Etiquette for The American FlagJules Hirst
In Celebration of Memorial Day just a few days away, it is a good time to remind ourselves about flag etiquette.Â Did you know that the display and handling of the American flag is covered under federal law?Â In fact, it is Chapter 1 of Title 4 of the United Sates Code.Â This means you could be cited for improper use of the flag, but it is highly unlikely as the Supreme Court has ruled that the displaying of the flag is protected by the 1st Amendment.
Since Memorial Day is a day to give thanks to service people who have lost their lives for our freedom, the flag should be at half-staff until noon and then raised to full-staff until sunset.
Other rules include:
- The American flag should be taken down before sunset, unless there is proper lighting to keep the flag lit.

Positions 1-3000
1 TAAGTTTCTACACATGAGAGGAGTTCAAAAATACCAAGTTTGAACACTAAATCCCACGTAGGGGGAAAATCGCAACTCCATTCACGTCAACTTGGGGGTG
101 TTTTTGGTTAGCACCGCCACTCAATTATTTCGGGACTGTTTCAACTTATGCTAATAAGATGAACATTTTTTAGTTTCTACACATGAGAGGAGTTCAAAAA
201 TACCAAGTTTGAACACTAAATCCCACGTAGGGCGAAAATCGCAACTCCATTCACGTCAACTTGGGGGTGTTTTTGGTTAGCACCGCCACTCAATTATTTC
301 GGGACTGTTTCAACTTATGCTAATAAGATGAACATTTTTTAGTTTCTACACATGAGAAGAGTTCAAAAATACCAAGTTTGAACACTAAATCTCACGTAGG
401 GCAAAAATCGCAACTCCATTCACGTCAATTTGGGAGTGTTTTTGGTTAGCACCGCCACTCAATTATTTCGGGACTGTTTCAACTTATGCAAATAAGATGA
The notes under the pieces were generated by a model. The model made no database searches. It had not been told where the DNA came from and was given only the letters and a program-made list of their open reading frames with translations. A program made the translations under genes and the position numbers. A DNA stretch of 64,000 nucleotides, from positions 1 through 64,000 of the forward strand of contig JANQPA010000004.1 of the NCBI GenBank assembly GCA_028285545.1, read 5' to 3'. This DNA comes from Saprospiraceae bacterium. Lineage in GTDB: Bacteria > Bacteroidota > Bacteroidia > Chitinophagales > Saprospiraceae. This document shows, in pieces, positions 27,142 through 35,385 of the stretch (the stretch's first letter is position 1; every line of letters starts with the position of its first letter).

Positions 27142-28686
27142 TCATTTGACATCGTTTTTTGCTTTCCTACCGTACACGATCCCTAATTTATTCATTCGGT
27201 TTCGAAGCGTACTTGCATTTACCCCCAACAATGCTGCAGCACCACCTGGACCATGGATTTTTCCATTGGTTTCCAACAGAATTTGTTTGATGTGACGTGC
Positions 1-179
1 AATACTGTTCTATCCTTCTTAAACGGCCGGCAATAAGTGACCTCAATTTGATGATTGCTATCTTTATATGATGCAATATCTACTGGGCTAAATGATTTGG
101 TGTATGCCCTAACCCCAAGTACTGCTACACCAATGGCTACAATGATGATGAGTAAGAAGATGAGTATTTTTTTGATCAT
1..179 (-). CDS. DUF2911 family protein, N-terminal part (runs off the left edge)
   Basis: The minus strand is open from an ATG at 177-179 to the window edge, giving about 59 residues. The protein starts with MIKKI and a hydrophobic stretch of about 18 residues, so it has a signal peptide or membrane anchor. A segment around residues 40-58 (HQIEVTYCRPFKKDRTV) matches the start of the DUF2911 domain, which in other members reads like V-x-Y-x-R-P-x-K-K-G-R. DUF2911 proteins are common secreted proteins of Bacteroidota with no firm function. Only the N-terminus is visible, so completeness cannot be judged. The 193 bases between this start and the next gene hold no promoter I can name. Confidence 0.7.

- The American flag should not be flown during bad weather unless you have a special flag designed to withstand the weather.
- The American flag should always be higher than those of the states.
- If there is more than one flag on the flagpost, the American flag should always be on top.
- If flags of other nations are flying, they should all be on separate poles and be at equal height.
- The American flag should never touch the ground.
- The American flag should also never be written on or be worn as clothing.Â It should not be used in advertising.
- American flags displayed on vehicles or floats should be on a staff and not draped.
- When discarding a worn American flag, it needs to be destroyed in a dignified manner.Â The best way to accomplish this is by burning it.Â The Boy Scouts conduct flag burning ceremonies.
- The American flag should never be flown upside down unless signaling an emergency.
Following these guidelines will keep your flag displayed properly and will show respect to the memory of those who gave their life for our freedom.